Tools Featured in this Teardown

Introduction

As a continuation of the Epson Stylus Photo 820 teardown, this is a teardown of the printer's printhead.

This teardown is not a repair guide. To repair your Epson Stylus Photo 820, use our service manual.

Image 1/1:
  • Here it is - the Epson Stylus Photo 820's printhead assembly.

Add Comment

Image 1/3: The dual ribbon cable connector can be seen hiding in the back of the printhead. Image 2/3: The dual ribbon cable connector can be seen hiding in the back of the printhead. Image 3/3: The dual ribbon cable connector can be seen hiding in the back of the printhead.
  • The ink cartridges can easily be removed after opening up the cover. +10 for repairability as this is the only part that will need to be replaced.

  • The dual ribbon cable connector can be seen hiding in the back of the printhead.

Add Comment

Image 1/2: On the other side of the board is a resin blob hiding a chip. Image 2/2: On the other side of the board is a resin blob hiding a chip.
  • Each ink cartridge has a tiny circuit board with 5 contacts which can easily be removed with a metal spudger or similar tool.

  • On the other side of the board is a resin blob hiding a chip.

Add Comment

Image 1/2: And... The circuit board comes out! Image 2/2: And... The circuit board comes out!
  • Only one screw holds the printhead assembly together.

  • And... The circuit board comes out!

Add Comment

Image 1/1: 3 very dense ribbon cables ripped off whatever they were attached too when the logic board was removed.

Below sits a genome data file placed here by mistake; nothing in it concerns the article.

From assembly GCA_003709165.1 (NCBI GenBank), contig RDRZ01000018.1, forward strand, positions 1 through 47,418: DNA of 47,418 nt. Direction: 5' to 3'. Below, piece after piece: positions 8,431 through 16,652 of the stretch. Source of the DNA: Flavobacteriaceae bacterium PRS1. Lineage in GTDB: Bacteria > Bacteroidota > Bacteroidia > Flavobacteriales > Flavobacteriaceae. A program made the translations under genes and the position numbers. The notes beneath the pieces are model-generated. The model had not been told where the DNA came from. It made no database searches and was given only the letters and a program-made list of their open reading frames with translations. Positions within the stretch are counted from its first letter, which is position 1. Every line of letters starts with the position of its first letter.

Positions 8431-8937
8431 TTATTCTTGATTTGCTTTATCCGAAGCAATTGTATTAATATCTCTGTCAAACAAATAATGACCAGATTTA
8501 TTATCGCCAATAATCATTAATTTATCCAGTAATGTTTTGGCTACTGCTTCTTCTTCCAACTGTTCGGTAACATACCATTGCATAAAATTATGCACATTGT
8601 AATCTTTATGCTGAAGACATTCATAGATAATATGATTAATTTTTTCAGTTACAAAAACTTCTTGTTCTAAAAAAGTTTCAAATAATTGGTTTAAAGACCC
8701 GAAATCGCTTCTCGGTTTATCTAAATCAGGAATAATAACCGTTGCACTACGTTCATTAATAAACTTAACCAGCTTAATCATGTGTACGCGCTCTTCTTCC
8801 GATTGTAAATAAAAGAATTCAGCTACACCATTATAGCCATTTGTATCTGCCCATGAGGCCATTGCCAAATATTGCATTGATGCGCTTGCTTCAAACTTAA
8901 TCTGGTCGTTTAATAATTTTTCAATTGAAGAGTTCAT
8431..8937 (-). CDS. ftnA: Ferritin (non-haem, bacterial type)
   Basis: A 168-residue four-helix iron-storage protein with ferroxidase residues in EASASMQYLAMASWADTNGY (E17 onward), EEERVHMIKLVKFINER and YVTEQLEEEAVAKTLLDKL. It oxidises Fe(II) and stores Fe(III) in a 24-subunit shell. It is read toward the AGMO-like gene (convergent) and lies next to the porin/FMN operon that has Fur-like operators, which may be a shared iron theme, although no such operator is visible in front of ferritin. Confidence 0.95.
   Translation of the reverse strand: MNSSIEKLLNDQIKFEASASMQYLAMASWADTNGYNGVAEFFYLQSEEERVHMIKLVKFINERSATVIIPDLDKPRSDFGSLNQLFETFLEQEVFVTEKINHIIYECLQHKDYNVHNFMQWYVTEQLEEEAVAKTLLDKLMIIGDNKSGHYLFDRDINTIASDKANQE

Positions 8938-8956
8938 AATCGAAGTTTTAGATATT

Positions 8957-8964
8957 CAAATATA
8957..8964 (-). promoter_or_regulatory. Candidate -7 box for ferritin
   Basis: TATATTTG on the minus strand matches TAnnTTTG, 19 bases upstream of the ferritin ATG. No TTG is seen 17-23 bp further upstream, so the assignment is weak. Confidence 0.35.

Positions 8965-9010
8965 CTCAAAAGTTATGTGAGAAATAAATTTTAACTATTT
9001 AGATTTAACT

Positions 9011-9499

• Houston, we have a problem.

  • 3 very dense ribbon cables ripped off whatever they were attached too when the logic board was removed.

  • Hopefully, no one will have to repair one of these.

Add Comment

Image 1/1:
  • All that is left in the plastic block is the 10 spring contacts that connect the ink cartridge chips to the main board.

Add Comment

Image 1/2: This flexible circuit connects the actual print head to the circuit board. Image 2/2: The dual ribbon cable connector
  • Let's take a look at the circuit board.

  • This flexible circuit connects the actual print head to the circuit board.

  • The dual ribbon cable connector

  • The contacts for the ink cartridge chips

  • This appears to be a test point of some kind.

  • This decoder/multiplexer chip on the flexible circuit appears to take 16 inputs and provides over 240 outputs for the print head.

Add Comment

Image 1/3: The print head is held in place by a metal cover that is held in place with blobs of melted plastic. Image 2/3: This colorful assembly is the ''actual'' print head. Image 3/3: This colorful assembly is the ''actual'' print head.
  • Finally. Time to get inside the print head.

  • The print head is held in place by a metal cover that is held in place with blobs of melted plastic.

  • This colorful assembly is the actual print head.

Add Comment

Image 1/2: Here you can see the contacts for the cartridge chips. Image 2/2: Here you can see the contacts for the cartridge chips.
  • This row of 6 holes is the end of the tubes that transfer ink from the cartridges to the print head.

  • Here you can see the contacts for the cartridge chips.

Add Comment

Image 1/2: Penny for scale Image 2/2: 10 Euro Cent coin for scale